It was the first game for the Tigers since coach Will Wade was fired last weekend amid allegations of NCAA violations. Associate head coach Bill Armstrong also was let go.

An LSU fan in the stands behind the team’s bench held up a sign that read “Win For WADE” as the game got started.


Kevin Nickelberry was elevated to interim coach, and the Tigers turned in their usual stellar effort on defense. But they struggled on the other side. The team also received a technical for having too many players on the court at one point in the second half.


No. 2 Auburn 80, No. 15 Jacksonville State 61

GREENVILLE, S.C. — Freshman Jabari Smith had 20 points and 14 rebounds as Auburn pulled away from Jacksonville State late in the first half to win its 10th straight NCAA tournament opener.

Walker Kessler, Smith’s partner in the paint, finished a block shy of a triple-double with 13 points, 10 rebounds and nine blocks.

The Tigers (28-5) will face 10th-seeded Miami, which defeated seventh-seeded USC, on Sunday for a spot in the Sweet 16.

If Smith, the potential high NBA lottery pick, plays like he did Friday, Auburn will be hard to slow down.

Smith had four three-pointers, a couple from far behind the line. He ended his first tournament game with an emphatic, right-handed slam with just more than a minute to go as teammate Wendell Green Jr. covered his face in disbelief.

Auburn was on target from the outside. K.D. Johnson ended his shooting slump — he was 0 for 14 in a Southeastern Conference tournament quarterfinal loss to Texas A&M — and had 10 points and a couple of threes during a 17-3 that put the Tigers in control in the first half.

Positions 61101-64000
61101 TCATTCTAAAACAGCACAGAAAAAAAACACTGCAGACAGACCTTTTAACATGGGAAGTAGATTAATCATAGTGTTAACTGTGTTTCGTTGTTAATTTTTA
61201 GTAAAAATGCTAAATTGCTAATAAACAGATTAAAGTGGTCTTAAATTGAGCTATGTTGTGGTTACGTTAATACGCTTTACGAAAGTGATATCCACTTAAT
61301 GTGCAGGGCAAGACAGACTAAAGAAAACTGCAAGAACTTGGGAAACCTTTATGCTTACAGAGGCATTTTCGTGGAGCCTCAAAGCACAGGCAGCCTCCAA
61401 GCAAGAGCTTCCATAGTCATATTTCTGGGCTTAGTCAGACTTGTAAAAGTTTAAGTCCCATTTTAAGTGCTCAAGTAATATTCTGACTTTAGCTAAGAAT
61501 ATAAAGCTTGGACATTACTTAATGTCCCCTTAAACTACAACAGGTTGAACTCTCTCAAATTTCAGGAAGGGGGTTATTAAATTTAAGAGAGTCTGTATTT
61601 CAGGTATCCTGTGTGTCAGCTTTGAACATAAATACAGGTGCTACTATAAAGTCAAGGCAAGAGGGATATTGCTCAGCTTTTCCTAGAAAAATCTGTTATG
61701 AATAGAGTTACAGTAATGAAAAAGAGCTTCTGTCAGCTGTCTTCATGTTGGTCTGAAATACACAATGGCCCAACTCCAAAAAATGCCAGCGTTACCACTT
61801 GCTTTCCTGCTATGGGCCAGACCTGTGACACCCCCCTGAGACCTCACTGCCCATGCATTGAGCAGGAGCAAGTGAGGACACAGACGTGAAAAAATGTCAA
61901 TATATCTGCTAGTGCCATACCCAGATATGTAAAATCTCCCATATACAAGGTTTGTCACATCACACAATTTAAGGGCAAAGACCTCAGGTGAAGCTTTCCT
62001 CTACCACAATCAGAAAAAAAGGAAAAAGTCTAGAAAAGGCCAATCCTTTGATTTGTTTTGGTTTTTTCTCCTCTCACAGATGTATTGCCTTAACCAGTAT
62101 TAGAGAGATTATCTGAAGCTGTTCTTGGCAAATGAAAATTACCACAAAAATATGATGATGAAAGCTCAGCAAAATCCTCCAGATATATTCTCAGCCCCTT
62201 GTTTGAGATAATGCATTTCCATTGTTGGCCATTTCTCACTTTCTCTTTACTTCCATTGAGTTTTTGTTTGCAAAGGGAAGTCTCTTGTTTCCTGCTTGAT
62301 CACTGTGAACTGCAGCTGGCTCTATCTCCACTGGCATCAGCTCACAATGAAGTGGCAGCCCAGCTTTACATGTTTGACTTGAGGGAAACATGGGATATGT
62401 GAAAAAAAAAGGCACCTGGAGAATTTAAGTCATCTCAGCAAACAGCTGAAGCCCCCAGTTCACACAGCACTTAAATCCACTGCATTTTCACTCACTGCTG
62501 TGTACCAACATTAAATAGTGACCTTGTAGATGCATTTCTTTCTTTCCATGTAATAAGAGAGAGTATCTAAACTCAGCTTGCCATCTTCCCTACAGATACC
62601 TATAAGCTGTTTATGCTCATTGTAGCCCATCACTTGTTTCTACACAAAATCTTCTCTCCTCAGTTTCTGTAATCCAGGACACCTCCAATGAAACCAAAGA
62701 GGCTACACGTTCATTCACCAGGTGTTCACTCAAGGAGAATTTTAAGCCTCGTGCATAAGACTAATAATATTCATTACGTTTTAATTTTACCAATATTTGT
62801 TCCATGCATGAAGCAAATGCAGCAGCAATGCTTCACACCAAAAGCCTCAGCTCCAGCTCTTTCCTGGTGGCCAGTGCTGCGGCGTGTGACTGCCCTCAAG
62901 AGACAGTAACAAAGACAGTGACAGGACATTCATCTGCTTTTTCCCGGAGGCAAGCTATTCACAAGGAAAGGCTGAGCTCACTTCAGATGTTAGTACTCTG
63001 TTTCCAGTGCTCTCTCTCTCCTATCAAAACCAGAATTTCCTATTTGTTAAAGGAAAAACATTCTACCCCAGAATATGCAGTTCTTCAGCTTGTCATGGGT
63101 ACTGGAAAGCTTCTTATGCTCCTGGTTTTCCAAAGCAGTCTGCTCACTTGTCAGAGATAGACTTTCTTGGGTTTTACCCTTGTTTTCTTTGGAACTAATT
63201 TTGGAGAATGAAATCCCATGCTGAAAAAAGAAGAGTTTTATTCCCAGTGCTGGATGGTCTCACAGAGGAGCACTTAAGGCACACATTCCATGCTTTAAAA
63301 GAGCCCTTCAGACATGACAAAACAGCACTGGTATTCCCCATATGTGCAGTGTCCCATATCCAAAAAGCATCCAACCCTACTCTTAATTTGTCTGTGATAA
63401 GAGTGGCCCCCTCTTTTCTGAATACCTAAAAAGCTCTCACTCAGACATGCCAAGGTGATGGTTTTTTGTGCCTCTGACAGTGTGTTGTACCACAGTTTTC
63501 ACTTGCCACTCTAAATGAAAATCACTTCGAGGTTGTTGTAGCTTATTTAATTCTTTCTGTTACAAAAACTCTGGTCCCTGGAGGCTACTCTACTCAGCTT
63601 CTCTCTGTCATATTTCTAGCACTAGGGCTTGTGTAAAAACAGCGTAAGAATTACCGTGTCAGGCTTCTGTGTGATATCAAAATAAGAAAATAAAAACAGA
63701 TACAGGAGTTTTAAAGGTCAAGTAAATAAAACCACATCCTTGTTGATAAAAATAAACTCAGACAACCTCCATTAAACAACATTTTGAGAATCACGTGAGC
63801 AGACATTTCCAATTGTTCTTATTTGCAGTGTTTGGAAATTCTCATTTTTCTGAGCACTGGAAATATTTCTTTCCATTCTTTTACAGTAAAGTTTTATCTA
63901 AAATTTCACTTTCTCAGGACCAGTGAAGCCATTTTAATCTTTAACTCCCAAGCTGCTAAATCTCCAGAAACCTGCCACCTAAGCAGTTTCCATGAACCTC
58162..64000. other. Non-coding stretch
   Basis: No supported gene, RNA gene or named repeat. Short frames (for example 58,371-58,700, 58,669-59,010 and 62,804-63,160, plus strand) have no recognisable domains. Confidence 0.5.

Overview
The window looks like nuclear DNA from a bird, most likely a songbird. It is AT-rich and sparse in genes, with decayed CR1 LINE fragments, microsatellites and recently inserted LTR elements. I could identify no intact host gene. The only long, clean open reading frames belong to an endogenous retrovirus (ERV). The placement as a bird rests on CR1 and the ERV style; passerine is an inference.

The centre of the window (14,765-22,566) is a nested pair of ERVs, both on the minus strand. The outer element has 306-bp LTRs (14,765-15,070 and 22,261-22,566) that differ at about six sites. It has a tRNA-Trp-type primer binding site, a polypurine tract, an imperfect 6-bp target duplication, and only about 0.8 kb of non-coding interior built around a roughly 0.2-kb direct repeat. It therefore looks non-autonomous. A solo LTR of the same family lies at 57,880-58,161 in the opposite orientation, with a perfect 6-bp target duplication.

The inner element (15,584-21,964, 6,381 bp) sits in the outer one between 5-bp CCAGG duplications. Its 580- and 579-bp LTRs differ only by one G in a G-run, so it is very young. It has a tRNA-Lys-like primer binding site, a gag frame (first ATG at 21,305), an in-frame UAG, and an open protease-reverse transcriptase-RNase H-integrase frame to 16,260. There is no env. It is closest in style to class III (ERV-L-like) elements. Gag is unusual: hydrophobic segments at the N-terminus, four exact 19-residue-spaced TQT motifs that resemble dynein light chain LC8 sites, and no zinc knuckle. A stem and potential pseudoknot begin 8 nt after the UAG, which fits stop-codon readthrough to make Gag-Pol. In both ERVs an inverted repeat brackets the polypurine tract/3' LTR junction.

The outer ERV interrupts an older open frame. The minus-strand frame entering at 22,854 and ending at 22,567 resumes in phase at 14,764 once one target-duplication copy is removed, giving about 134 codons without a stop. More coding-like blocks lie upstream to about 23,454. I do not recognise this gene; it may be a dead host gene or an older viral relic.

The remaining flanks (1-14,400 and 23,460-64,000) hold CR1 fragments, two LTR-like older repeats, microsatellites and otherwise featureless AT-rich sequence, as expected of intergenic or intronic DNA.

Jalen Gibbs, Division I’s fifth-leading three-point shooter coming in, hit his third long-range shot of the half to put the Gamecocks (21-11) up 24-22 about six minutes before the break. That’s when the Tigers got going.


No. 4 Illinois 54, No. 13 Chattanooga 53

PITTSBURGH — Alfonso Plummer scored 15 points, including the go-ahead free throws with 12 seconds to go, and Illinois escaped Chattanooga in the first round of the NCAA tournament.

The Big Ten co-champion Illini (23-9) never led until the final minute and survived when Chattanooga star Malachi Smith missed twice in the closing seconds. His runner in the lane was swatted by Illinois’ Coleman Hawkins, and his pull-up jumper just before the clock expired clanged off the rim.

Illinois will play fifth-seeded Houston on Sunday in a South Regional second-round game.

Illinois All-American center Kofi Cockburn had 17 points, 13 rebounds and four blocks. His putback gave the Illini a 52-51 lead with 48 seconds to go. Smith, the Southern Conference player of the year, responded by drilling a pair of free throws to put Chattanooga back in front.

Plummer, who hit three three-pointers to help Illinois climb back from an 11-point second-half deficit, drove the left side and was fouled. He knocked down both shots. Chattanooga (27-8), with Pro Football Hall of Fame alum Terrell Owens urging the Mocs on, declined to call a timeout.

The ball ended up in Smith’s hands twice, but unlike their thriller in the Southern Conference tournament final — which ended with a game-winning 30-foot heave by David Jean-Baptiste — there would be no last-second heroics.


Chattanooga’s attempt to win its first game in the tournament since 1997 — when it was a 14 seed and knocked off Illinois on the way to the Sweet 16 — ended when Hawkins grabbed his eighth and final rebound.


No. 3 Texas Tech 97, No. 14 Montana State 62

SAN DIEGO — Terrence Shannon Jr. scored 20 points and set a dominating tone in the opening minutes for Texas Tech, which overwhelmed Montana State with one of the best-shooting games in the first round since the NCAA tournament expanded to 64 teams in 1985.